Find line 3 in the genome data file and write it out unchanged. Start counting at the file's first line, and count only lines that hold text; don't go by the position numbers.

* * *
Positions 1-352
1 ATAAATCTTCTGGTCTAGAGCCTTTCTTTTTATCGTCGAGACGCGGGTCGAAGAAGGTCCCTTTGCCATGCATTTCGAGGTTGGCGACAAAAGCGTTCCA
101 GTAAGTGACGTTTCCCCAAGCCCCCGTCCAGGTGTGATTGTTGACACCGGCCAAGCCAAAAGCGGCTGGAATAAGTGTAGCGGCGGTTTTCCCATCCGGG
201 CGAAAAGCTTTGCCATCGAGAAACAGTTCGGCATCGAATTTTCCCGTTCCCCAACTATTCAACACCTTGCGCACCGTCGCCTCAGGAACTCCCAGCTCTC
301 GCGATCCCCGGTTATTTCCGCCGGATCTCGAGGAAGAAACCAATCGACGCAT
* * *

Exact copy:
101 GTAAGTGACGTTTCCCCAAGCCCCCGTCCAGGTGTGATTGTTGACACCGGCCAAGCCAAAAGCGGCTGGAATAAGTGTAGCGGCGGTTTTCCCATCCGGG